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Time with the pros: Amateurs—and a very green caddy—watch and learn from Blaine McCallister at Boeing Classic | Photo gallery
After only three holes as a caddy, Blaine McCallister fired me.
True, my time as an honorary media "caddy" was going to be up, anyway, on the ninth hole, but McCallister, leading a group of five amateurs in the Korean Air Pro-Am Thursday, Aug. 22, insisted I put in work and get a real sense of the job.
I polished balls, fetched clubs and hoisted flags well enough, if awkwardly. But when his real caddy, Todd Killingsworth, who's been with the Florida-based golf pro for five years, handed me the laser range-finder, I had a hard time figuring out which side was the business end.
Graceless on the green—I'm more at home photographing the game and staying out of the way than fetching and carrying—it was clear that caddying at this level is not for me. Even though I'd done this before for pro Larry Mize.
McCallister had his amateurs, a group of area golfers who paid for the right to play with a pro at the Boeing Classic, chuckling when he put an end to any of my caddy ambitions. My last chance was at the ninth hole, and I failed to redeem myself. My mistake was asking how he was going to deal with the sizable water feature between the tee and the hole.
"I didn't see the lake until you said that!" quipped McCallister. "I was focused on the green and the bunkers. All of a sudden, I'm looking at nothing but water! This is why you're not even an amateur caddy."
Just count me lucky that I didn't have to swim after any balls.
McCallister, 54, lives in Jacksonville, Fla., and has a home in Sun Valley, Idaho, where wildfires are burning a few miles from his place. Born in Texas and attended the University of Houston, where his college roommates included Fred Couples and future TV golf host Jim Nantz.
He's been on the Champions Tour for five years.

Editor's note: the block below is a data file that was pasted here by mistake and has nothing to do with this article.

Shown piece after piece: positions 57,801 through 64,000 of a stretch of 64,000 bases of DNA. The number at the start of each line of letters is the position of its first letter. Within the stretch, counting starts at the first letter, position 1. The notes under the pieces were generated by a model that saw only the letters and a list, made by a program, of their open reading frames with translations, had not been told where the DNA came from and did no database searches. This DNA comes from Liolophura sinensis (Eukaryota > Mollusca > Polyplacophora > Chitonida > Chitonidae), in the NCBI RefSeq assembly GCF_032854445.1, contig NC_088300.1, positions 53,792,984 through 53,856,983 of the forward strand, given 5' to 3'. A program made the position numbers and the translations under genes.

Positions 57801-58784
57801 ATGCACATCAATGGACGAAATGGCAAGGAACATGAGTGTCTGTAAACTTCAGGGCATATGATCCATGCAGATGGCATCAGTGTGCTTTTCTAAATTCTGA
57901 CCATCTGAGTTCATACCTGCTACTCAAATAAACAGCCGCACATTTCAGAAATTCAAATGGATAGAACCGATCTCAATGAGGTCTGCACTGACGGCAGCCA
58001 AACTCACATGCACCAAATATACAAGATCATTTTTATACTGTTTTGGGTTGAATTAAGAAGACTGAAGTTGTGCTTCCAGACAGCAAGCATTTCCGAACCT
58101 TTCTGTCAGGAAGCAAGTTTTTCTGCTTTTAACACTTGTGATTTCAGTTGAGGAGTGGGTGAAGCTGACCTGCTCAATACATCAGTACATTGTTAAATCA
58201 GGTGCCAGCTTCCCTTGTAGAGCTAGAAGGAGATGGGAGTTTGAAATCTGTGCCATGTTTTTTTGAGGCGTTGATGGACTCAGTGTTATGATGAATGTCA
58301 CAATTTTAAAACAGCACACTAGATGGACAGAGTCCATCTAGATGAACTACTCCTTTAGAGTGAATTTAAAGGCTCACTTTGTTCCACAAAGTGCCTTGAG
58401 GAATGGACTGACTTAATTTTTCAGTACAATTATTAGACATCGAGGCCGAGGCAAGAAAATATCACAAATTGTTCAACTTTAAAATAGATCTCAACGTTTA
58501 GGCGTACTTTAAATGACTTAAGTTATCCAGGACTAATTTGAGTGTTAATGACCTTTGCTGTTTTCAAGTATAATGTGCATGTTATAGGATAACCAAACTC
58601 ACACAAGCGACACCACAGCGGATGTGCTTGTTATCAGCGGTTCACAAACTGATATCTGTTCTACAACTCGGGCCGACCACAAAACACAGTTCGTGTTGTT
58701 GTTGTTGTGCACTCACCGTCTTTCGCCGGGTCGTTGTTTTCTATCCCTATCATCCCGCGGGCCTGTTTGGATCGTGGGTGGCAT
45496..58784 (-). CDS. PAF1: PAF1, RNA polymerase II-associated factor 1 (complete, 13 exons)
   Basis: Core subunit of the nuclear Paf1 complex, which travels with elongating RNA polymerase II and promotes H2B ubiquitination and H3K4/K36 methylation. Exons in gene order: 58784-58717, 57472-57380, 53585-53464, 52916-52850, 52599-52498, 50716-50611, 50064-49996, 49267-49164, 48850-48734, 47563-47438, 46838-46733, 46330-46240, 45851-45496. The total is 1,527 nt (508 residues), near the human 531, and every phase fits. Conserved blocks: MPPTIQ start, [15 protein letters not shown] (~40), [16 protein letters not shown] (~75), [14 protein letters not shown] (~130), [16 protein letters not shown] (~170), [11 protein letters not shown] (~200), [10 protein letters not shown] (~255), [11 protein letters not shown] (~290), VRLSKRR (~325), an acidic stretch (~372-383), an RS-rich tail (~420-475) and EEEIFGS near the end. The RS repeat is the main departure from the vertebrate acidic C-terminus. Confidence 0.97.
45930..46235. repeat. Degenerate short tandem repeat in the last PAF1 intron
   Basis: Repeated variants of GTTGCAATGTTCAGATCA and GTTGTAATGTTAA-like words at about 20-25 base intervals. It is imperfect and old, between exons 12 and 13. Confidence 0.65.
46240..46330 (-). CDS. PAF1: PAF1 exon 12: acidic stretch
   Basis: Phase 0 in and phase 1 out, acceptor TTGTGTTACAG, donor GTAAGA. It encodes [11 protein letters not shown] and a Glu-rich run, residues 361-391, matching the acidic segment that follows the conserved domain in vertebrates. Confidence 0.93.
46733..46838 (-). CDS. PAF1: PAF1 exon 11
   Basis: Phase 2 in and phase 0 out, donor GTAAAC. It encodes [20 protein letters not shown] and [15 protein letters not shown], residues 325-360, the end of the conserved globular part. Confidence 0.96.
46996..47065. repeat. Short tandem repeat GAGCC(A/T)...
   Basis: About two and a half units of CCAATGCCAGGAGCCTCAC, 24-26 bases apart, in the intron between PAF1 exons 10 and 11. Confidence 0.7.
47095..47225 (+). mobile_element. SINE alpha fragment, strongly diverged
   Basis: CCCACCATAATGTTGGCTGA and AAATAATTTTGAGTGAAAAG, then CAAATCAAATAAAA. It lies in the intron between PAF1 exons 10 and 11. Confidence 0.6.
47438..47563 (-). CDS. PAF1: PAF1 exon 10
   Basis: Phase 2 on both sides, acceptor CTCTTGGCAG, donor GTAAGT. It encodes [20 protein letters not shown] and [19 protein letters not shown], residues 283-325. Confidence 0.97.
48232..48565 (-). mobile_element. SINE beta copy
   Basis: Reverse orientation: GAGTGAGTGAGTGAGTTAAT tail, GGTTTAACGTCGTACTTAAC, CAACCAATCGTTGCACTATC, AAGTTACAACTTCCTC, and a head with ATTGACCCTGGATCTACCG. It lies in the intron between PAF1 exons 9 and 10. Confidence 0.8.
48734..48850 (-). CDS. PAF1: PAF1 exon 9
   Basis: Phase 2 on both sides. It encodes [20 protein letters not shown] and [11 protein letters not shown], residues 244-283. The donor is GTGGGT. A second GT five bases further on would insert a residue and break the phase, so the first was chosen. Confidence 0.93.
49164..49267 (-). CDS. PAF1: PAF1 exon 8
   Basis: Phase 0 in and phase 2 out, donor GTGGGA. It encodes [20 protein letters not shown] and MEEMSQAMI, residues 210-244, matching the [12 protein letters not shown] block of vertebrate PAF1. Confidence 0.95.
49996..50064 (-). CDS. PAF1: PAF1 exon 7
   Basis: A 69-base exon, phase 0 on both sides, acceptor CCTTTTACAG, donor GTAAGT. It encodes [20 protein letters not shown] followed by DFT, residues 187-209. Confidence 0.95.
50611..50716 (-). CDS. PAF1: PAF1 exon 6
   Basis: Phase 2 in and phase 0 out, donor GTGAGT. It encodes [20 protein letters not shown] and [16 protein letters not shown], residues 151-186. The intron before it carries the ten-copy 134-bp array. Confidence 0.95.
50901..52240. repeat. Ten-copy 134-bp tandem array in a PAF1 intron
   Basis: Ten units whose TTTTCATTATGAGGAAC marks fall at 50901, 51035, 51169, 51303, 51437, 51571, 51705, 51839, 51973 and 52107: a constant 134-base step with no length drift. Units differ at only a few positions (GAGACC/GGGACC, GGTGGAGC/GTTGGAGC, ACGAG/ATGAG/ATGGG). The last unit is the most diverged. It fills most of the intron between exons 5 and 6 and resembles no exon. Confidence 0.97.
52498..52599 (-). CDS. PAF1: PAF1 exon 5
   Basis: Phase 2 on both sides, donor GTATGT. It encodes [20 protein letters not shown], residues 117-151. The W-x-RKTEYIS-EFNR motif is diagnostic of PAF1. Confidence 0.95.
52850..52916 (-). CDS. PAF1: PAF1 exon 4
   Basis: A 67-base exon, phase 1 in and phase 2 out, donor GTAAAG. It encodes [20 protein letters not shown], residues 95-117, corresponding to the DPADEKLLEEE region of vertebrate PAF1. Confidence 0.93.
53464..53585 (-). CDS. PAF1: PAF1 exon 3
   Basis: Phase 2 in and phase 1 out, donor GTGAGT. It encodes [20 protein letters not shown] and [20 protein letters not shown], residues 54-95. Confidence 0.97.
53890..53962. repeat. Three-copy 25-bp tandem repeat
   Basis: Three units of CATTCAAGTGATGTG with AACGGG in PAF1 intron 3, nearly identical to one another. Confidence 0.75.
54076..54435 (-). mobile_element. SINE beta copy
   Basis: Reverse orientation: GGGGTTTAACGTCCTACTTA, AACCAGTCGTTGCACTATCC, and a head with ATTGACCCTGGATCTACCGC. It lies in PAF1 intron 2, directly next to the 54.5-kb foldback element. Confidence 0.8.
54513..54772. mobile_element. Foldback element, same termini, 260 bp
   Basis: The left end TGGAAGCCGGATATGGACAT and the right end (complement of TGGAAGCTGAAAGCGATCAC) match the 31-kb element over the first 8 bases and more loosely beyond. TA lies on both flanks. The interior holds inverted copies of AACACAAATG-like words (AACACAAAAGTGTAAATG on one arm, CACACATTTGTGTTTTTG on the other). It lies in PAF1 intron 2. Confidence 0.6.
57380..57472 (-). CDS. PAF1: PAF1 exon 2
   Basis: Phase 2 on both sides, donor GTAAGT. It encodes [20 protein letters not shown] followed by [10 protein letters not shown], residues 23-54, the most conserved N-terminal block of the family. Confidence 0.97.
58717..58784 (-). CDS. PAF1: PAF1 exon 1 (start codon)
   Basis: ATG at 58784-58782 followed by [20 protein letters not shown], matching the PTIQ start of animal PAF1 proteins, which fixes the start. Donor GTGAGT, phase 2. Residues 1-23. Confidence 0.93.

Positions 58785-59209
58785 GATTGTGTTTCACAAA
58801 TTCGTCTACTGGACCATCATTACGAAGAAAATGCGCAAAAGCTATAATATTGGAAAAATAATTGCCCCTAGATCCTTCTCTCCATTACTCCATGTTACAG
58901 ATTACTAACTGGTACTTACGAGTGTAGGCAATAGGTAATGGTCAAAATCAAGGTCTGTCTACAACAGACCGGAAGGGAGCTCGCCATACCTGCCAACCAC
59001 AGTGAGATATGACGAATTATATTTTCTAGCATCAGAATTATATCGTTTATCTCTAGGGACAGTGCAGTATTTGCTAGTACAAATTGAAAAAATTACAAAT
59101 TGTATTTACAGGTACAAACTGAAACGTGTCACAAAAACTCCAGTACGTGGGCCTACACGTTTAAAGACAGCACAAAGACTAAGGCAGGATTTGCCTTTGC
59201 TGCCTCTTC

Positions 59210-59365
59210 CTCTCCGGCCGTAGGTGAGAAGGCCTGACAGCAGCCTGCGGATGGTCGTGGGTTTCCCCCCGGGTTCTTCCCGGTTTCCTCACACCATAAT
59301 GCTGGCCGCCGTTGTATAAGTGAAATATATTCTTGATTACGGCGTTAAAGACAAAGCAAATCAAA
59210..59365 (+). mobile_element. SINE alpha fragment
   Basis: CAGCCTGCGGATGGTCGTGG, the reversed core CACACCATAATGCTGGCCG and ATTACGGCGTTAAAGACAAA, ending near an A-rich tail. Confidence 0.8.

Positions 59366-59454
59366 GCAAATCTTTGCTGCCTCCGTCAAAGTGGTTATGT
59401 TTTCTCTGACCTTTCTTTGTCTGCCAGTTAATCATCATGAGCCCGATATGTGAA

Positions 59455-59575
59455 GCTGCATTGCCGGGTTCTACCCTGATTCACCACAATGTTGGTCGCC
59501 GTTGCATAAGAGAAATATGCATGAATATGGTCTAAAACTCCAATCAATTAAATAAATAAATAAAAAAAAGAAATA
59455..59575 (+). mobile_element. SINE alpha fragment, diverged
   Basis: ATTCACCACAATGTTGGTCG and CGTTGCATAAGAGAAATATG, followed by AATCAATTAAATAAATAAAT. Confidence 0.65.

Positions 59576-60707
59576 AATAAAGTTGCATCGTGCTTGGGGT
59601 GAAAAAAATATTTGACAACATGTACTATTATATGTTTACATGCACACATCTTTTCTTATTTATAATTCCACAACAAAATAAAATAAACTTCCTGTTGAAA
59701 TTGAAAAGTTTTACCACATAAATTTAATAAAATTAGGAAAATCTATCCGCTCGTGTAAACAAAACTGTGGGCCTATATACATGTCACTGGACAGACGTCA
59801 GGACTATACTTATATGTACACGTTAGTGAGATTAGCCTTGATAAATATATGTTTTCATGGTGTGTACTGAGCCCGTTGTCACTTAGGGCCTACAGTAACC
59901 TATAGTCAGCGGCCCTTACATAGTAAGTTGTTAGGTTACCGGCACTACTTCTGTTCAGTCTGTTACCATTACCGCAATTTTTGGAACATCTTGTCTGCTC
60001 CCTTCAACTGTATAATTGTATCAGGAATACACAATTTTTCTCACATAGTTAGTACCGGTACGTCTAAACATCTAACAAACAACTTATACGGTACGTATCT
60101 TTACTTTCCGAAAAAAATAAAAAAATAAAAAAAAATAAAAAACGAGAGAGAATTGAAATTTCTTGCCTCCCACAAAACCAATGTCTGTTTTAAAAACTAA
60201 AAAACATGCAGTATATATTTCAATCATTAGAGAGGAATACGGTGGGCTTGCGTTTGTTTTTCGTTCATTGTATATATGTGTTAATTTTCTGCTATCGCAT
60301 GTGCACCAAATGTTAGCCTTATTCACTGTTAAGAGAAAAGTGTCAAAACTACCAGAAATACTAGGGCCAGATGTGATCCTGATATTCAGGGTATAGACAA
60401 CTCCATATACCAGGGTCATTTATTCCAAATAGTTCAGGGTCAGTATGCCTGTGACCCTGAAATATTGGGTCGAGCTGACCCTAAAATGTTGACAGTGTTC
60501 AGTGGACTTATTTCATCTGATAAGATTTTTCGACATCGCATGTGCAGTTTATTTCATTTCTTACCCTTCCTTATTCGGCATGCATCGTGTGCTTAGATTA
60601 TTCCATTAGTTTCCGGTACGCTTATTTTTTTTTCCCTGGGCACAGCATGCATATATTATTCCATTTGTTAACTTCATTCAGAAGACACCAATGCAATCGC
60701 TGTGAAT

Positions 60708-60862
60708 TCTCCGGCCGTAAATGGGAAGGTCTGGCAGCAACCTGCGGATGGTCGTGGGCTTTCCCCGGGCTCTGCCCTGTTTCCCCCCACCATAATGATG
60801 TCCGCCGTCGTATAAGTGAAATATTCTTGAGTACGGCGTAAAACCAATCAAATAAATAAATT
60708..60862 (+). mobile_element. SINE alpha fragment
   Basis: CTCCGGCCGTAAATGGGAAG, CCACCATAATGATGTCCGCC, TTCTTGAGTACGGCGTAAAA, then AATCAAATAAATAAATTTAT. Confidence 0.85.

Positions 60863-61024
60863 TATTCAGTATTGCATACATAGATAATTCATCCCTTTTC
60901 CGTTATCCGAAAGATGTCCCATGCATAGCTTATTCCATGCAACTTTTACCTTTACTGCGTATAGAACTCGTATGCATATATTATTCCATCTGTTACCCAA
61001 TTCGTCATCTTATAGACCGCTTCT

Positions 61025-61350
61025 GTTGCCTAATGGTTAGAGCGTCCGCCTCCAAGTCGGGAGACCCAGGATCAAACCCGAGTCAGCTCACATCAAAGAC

"The good news about this tour is, it's all the guys you've played with most of your career. The worst part is, they've all gotten better, too."
He and Killingsworth, the real caddy, compare distances and mental math.
"I always have to do a double check, so we're on the same wavelength," said McCallister. The last thing either man wants is the wrong yardage to the hole.
"Where do you read it? I think it's going that way," said McCallister, as they eye the lay of the land on the seventh hole.
The Tournament Players Course on Snoqualmie Ridge is a little different from McCallister's stomping grounds in Jacksonville, home to the PGA Tour, where, if you hit it into the rough, you might need a game warden to handle a big reptile, rather than a caddy.
"This is a very good course," McCallister said of the TPC, "not an easy course by any means. It's very deceiving how hard it can be."
His long-term goal is to improve his game, and McCallister pushes himself. Between shots, he chatted with amateurs about his favorite Seattle restaurants, the spread of wolves in Idaho, and shared game and equipment tips and tales.
The five amateurs enjoyed a bit of tour history, as McCallister shared with them how pro-amateur partnerships changed the game.
"I call it customer golf," said McCallister, who remembers how, before the rise of Pro-Ams, purses were smaller. "If you didn't have a Pro-Am, you didn't have a tournament."
While he joked that "They didn't get Fred (Couples), they got me," McCallister ensured the five enjoyed themselves and learned something about this level of the game.
"These guys get to see what it's like inside the ropes," he said. "I'll make sure they have a good time. By the time it's all over, they're gonna say, 'Man, that was a fun day.'"
• You can learn more about Boeing Classic action and get ticket info here.
Above, amateur Scott Dowling, in cart, shares a laugh with pro Blaine McCallister during Pro Am play together Thursday.